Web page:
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Fantasy Football Player Notes

2020 PPR Draft Rankings
Chris Godwin Note
Chris Godwin photo 6. Chris Godwin (vs . ATL)
NextGenStats tracks each player's usage and routes throughout every game, and I wish I could remember who posted it, but Godwin's routes were essentially the same exact ones that Bruce Arians used for Larry Fitzgerald back in Arizona. That's a very good thing. I want to do an exercise with you. Close your eyes and imagine Tom Brady dropping back to pass. What do you see? Do you see him muscling a pass towards the sideline? I didn't think so. I also saw him targeting a receiver over the middle of the field. Godwin played 63.4 percent of his snaps last year in the slot. He was second in the league in slot yards (838) behind only Cooper Kupp, and despite seeing 31 fewer slot targets than Kupp, he only finished with 15 fewer yards and the same number of touchdowns. Godwin's average depth of target was 10.4 yards last year while Mike Evans' was 15.3 yards. The average depth of target for Brady last year was 7.6 yards down the field. It's clear that Godwin should quickly become a favorite of Brady, who hates to take risks, as Godwin is a better separator than Evans. Believe it or not, there's a clear path for Godwin to finish as the WR1 in 2020. I don't say that about many receivers. He's in the tier immediately after Michael Thomas, Davante Adams, and Julio Jones.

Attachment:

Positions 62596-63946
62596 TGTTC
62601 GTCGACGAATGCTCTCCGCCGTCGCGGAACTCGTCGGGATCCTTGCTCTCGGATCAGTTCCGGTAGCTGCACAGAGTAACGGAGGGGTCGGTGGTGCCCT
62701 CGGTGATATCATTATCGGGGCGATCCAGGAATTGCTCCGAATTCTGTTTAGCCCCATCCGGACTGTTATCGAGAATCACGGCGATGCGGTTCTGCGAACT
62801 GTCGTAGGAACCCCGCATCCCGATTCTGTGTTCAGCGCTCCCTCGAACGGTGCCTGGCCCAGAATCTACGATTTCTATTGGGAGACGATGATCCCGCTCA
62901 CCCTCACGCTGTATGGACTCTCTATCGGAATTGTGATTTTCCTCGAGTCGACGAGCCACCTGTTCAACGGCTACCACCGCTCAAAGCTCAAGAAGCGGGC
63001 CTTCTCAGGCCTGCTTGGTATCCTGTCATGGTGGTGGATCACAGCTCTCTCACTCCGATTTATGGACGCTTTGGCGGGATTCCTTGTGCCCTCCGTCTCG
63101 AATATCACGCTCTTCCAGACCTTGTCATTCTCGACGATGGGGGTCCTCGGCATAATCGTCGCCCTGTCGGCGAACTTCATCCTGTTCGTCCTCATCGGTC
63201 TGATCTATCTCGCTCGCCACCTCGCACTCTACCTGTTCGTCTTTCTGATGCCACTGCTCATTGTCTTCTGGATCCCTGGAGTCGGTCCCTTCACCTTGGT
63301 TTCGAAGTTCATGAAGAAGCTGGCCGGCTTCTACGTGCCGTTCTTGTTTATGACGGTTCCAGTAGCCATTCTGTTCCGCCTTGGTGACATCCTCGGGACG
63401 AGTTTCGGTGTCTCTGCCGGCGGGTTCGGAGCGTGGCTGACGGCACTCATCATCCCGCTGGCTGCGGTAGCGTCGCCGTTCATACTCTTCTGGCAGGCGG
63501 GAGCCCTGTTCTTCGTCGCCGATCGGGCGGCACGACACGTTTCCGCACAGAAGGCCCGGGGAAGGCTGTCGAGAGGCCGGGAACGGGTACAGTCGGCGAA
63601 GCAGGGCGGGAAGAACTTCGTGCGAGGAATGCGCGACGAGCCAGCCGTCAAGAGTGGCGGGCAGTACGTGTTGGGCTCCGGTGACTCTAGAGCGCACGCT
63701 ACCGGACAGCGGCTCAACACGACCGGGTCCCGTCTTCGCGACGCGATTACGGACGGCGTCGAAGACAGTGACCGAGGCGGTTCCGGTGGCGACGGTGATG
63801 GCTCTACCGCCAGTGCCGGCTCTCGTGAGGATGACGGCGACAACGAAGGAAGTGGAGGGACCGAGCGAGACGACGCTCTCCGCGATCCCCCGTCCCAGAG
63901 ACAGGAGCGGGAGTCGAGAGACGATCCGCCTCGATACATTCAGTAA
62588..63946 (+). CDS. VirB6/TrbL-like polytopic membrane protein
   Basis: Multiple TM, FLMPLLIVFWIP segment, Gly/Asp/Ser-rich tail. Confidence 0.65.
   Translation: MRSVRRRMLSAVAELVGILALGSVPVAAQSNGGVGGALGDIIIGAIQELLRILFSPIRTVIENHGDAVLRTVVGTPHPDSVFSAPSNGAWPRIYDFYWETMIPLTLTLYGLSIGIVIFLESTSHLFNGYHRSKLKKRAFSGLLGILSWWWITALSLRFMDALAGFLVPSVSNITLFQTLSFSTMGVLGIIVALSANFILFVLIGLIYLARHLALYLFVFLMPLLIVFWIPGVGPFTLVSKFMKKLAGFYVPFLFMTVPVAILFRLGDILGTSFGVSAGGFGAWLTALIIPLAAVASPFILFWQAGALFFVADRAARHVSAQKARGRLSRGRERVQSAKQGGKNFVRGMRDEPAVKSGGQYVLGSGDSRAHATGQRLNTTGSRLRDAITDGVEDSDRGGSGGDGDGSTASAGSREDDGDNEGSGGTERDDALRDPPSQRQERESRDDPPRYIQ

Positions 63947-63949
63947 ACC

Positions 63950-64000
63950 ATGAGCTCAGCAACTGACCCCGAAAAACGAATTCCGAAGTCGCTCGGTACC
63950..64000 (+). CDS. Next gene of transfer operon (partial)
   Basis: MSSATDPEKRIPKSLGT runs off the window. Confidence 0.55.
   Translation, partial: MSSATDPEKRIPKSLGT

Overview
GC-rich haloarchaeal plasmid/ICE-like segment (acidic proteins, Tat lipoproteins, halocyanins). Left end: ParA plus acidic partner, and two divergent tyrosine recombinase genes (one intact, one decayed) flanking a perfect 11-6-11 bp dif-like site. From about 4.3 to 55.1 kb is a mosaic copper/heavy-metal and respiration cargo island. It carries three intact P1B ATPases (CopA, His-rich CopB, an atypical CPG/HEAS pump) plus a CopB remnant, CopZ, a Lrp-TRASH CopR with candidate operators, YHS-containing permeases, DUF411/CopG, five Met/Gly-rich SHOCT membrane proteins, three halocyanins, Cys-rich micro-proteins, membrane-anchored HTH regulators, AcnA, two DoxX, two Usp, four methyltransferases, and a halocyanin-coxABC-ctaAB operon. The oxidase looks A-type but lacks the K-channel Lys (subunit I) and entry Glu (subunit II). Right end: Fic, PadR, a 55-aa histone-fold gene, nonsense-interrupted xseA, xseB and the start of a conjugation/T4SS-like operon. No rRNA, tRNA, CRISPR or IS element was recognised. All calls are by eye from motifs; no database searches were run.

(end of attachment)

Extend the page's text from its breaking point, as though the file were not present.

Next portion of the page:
13 weeks ago
Mike Evans Note
Mike Evans photo 12. Mike Evans (vs . ATL)
There are a lot of people who'll point out the fact that Evans finished as a WR1 in 2019 despite missing three games. Well, I hate to break it to you, but he was not a WR1 in terms that actually matter to you, the fantasy player. Despite averaging an elite 9.1 targets per game, Evans posted WR2 or better-type numbers in just 38.5 percent of his games. That ranked 28th among wide receivers. Seriously, guys like Sterling Shepard, Cole Beasley, and Jamison Crowder had higher percentages. Now you take away Jameis Winston, someone who was more than willing to throw the ball into tight coverage all the time, and swap him with one of the most risk averse quarterbacks in football? Evans' 2.4 yards of separation at target was one of the worst marks among wide receivers, and while it doesn't tell the full story, those who watch Evans knows he uses his body extremely well to box out defenders rather than gain multiple yards of separation with precision route running. Look, he's still a good player who's totaled at least 1,000 yards in each of his first six NFL seasons, so I'm not completely writing him off, though it does help that he's seen at least 8.7 targets per game over the last five years. I don't think Brady is as bad as some think at throwing the deep ball anymore, I just don't think he does it nearly as often as Winston did/was willing to. I'm expecting a slight dip in targets and less air yards, which in turn, equals less production for a player like Evans. It's not bad if you land him as your WR2, but I wouldn't recommend him as a WR1.
13 weeks ago
Scotty Miller Note
Scotty Miller photo 107. Scotty Miller (vs . ATL)
Justin Watson Note
Justin Watson photo 117. Justin Watson (vs . ATL)
Tyler Johnson Note
Tyler Johnson photo 121. Tyler Johnson (vs . ATL)
Antonio Brown Note
Antonio Brown photo 128. Antonio Brown (vs . ATL)
Jaydon Mickens Note
Jaydon Mickens photo 224. Jaydon Mickens (vs . ATL)
Isaac Whitney Note
Isaac Whitney photo 253. Isaac Whitney (vs . ATL)
Cyril Grayson Jr. Note
Cyril Grayson Jr. photo 270. Cyril Grayson Jr. (vs . ATL)